Once the DC03 had reached a working stage, and its new technology had been patented, the marketing research department decided to find out what consumers thought of it by setting up focus groups. Carefully selected groups which included a mix of ages, sexes, and backgrounds, were given a DC03 to use at home and a questionnaire to answer. They were then invited to talk in groups about their findings.

The emphasis throughout the whole development process is on ideas, testing and analysis. This takes time and financial investment but Dyson believes this commitment is crucial for the growth of the company, consumer loyalty and consumer satisfaction.

Patents

A patent gives the patent owner the right to stop someone else making or selling the patented product. If the patent covers a part of a machine like a vacuum cleaner, then the patent gives the owner the right to stop other people making or selling any vacuum cleaner including that part. The monopoly can last for up to 20 years from the date of filing the patent application. Without a patent to protect a product, anyone who wants to can take the same idea and use it in their own products. This can be very unfair, especially if the first person to think of the idea had to spend a lot of time, effort and money developing the product to make it work and to put it into production.

Getting a patent can take a long time and be very expensive. Patents are only effective in the country in which they are granted so you have to protect your idea in each country in which you want to have the right to stop other people using your idea. However, once you have a patent, you have a weapon with which you can build a commercial lead against your competitors. Dyson tries to protect any inventions made during the development of its machines. No less than fourteen new inventions were identified and covered by patent applications before the DC03 was launched in January 1998. These inventions were all made during the course of the development of the DC03 which is, of course, also protected by the patents covering the original idea of the cyclonic separation system. The original patents date back to 1981. The overall appearance of the DC03 was also protected by a Registered Design.

The patent applications filed in respect of the fourteen inventions made during development of the DC03 will probably mature into at least 100 patents over a period of a few years. Each patent will need to be maintained and the costs will be high. However, it means that competitors will be unable to take Dyson’s ideas and put them into their machines. In this way Dyson maintains its competitive advantage in the market-place.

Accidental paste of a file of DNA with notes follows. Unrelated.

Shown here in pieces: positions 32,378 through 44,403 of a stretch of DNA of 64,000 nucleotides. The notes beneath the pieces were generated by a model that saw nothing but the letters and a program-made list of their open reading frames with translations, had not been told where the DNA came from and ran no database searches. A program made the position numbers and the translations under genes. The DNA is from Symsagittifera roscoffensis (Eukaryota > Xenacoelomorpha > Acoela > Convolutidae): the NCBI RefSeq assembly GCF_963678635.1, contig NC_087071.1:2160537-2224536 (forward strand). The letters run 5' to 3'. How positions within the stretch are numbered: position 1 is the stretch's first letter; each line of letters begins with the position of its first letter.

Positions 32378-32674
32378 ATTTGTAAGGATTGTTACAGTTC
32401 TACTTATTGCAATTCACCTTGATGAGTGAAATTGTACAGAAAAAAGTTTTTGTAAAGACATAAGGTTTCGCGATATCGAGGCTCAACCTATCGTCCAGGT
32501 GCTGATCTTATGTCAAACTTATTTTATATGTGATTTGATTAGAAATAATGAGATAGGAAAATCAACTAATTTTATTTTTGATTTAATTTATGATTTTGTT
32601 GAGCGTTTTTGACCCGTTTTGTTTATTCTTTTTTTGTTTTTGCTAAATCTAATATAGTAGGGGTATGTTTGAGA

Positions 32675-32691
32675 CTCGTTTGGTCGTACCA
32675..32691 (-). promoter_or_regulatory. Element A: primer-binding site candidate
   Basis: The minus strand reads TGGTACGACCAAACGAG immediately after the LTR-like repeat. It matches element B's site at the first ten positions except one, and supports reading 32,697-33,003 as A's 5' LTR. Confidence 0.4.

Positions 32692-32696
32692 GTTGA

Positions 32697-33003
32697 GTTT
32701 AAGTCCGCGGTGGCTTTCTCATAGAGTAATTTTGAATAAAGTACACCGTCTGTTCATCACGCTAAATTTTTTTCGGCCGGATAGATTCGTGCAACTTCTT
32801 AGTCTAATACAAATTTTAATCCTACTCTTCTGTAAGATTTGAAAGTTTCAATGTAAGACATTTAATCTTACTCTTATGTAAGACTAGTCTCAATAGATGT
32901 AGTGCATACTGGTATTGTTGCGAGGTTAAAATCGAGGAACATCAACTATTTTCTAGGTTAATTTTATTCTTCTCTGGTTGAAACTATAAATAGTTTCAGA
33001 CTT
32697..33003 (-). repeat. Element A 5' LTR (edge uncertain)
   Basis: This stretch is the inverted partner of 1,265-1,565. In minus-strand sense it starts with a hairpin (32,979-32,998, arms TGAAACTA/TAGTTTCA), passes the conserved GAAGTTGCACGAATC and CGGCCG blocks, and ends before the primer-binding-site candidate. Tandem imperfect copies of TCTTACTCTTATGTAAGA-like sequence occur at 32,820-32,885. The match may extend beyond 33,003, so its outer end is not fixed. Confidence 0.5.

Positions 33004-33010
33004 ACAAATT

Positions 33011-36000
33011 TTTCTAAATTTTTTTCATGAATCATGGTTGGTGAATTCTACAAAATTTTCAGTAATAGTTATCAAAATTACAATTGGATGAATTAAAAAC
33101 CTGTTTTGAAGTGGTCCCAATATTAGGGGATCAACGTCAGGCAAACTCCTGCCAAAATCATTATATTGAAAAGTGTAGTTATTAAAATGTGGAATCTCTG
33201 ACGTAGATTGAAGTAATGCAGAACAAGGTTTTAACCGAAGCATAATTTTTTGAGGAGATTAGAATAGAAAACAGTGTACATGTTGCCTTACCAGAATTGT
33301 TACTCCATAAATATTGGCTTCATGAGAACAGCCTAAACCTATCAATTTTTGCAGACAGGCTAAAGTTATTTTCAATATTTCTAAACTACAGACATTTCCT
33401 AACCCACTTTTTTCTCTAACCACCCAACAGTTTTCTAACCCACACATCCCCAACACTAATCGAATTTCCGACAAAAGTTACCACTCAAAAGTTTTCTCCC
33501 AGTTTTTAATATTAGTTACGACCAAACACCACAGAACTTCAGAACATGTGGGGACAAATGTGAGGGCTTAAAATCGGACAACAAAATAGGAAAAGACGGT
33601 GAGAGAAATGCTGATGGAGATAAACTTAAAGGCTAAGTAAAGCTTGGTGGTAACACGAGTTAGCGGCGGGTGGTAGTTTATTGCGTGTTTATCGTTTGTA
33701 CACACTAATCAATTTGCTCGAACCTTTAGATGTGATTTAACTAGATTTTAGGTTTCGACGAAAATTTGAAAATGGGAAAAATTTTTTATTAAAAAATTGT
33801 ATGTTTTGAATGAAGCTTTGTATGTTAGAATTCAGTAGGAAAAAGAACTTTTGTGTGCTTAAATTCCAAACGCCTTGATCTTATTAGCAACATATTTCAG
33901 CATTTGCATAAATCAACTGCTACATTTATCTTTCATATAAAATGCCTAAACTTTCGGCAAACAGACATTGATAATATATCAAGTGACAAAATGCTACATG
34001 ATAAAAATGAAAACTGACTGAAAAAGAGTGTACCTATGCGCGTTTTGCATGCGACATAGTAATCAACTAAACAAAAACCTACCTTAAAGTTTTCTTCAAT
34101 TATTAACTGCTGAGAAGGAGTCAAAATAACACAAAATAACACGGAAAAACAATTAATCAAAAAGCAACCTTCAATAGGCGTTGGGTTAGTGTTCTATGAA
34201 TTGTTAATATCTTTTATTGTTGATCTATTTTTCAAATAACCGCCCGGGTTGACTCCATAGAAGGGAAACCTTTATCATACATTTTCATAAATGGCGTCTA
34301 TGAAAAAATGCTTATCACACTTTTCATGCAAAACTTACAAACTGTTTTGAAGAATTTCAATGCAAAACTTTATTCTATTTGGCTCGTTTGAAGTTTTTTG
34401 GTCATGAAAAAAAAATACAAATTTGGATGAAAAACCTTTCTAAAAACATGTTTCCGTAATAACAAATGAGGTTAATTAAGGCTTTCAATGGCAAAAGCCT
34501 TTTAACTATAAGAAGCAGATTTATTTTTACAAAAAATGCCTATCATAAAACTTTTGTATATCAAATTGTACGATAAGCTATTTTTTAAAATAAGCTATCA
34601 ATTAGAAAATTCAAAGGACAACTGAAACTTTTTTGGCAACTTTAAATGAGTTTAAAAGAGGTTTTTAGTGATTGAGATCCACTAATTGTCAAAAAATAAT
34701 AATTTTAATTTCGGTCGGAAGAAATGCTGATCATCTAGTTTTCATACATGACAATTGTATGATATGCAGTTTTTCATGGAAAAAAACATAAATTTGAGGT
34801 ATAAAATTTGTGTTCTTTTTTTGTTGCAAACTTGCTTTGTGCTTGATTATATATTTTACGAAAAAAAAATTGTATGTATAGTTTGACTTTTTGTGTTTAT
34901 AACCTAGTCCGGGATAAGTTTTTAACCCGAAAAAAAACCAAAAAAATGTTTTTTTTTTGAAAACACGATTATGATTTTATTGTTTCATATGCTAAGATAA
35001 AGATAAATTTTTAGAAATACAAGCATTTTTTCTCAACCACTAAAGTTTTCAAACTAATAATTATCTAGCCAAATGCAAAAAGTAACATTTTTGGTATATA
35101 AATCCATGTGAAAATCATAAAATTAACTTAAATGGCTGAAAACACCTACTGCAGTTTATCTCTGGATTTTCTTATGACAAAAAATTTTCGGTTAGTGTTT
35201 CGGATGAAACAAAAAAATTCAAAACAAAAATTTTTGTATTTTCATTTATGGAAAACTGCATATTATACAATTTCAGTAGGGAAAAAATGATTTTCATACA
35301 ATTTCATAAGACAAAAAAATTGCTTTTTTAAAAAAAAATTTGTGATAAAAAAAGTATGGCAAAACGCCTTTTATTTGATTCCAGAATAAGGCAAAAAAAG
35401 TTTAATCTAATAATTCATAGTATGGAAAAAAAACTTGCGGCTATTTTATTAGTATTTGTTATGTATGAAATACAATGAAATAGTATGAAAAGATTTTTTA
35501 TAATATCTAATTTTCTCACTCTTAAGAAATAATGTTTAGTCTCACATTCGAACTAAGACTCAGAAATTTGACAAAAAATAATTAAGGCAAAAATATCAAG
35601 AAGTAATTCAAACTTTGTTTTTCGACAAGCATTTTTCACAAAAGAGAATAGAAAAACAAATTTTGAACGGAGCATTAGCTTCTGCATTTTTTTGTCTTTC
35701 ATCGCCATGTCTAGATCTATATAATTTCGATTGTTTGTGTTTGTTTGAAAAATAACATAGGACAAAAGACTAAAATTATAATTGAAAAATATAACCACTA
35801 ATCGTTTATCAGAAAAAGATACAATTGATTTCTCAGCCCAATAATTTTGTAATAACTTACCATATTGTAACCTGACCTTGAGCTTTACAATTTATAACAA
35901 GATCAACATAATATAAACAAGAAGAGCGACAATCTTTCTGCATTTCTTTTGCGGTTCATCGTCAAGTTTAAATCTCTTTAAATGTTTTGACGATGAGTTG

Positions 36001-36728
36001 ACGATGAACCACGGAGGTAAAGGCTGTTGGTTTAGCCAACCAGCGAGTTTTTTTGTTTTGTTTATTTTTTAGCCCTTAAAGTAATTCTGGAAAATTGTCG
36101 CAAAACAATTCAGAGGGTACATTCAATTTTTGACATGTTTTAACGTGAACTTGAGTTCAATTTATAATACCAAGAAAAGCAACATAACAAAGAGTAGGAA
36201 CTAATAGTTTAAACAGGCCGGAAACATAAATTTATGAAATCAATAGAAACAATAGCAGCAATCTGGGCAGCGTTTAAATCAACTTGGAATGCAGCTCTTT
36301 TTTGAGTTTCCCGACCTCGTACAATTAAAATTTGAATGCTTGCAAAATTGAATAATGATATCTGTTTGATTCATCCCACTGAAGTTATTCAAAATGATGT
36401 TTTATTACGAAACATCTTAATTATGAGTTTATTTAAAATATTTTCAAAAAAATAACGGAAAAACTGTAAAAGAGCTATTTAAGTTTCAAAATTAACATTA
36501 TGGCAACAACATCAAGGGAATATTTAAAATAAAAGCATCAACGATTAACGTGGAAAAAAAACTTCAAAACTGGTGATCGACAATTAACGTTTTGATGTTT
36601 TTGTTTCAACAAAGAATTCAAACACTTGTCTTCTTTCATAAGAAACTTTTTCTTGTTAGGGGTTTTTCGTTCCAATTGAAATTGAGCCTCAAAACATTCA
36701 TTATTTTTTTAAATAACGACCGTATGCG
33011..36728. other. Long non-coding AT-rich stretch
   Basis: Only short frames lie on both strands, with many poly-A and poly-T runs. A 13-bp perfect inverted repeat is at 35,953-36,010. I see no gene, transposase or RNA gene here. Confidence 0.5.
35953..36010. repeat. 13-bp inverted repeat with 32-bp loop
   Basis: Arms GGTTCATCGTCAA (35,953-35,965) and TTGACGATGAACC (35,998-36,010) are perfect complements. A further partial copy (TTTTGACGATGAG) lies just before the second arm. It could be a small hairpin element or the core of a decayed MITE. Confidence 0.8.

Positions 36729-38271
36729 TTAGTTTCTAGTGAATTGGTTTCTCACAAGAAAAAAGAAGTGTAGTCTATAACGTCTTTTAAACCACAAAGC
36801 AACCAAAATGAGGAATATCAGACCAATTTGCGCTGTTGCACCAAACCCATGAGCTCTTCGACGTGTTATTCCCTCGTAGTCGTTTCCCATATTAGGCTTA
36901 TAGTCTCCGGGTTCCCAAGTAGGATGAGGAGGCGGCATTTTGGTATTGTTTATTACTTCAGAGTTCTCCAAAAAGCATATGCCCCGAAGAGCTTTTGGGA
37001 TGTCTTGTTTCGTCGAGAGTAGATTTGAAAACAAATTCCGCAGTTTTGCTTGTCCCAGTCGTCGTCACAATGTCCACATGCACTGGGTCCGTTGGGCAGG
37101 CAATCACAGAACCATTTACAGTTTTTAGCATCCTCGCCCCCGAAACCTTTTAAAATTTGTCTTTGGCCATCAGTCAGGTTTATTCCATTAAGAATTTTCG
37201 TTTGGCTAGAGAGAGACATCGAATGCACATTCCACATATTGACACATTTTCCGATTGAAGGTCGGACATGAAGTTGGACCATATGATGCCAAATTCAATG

Launching DC03

The DC03 Dyson Dual CycloneTM vacuum cleaner was launched in January 1998. It uses the Dual CycloneTM technology which ensures that the cleaner does not lose suction as it is used, plus it is light, slim line, has two HEPA filters, and a brushbar that can be switched on or off enabling the consumer to vacuum different surfaces.

Within just two months of launching the DC03, it had captured over 13% of the total vacuum cleaner market in the UK. The years of hard work had paid off: DC03 answered the needs of a specific type of consumer perfectly. DC03 had been more than two years in the making. When DC03 reached the shops, the benefits of investment of time and money became very plain.

Conclusion

Dyson’s investment for the long-term continues even after the product has been sold to a customer. There is support readily available for Dyson customers if they need advice or help with their vacuum cleaner. Dyson makes every effort to ensure that customer care creates the minimum of fuss and expense for the consumer – it is a key part of Dyson philosophy to invest time in treating its customers well.

Most appliance companies allow electrical stores or service agents to repair machines or provide spare parts, but this is not always convenient for the customer. Dyson ensures that customers receive the best advice and help all the time. They can phone a helpline and speak to an operator who can advise them on how to maintain their cleaner, sell them any accessories, or arrange to have the cleaner repaired. Dyson employs telephone operators and service engineers to ensure this operation runs smoothly. The lines are open seven days a week from 8am to 8pm, and fax and email can also be used. A courier collects the cleaner from the customer’s home, and delivers it back, serviced and repaired within three days.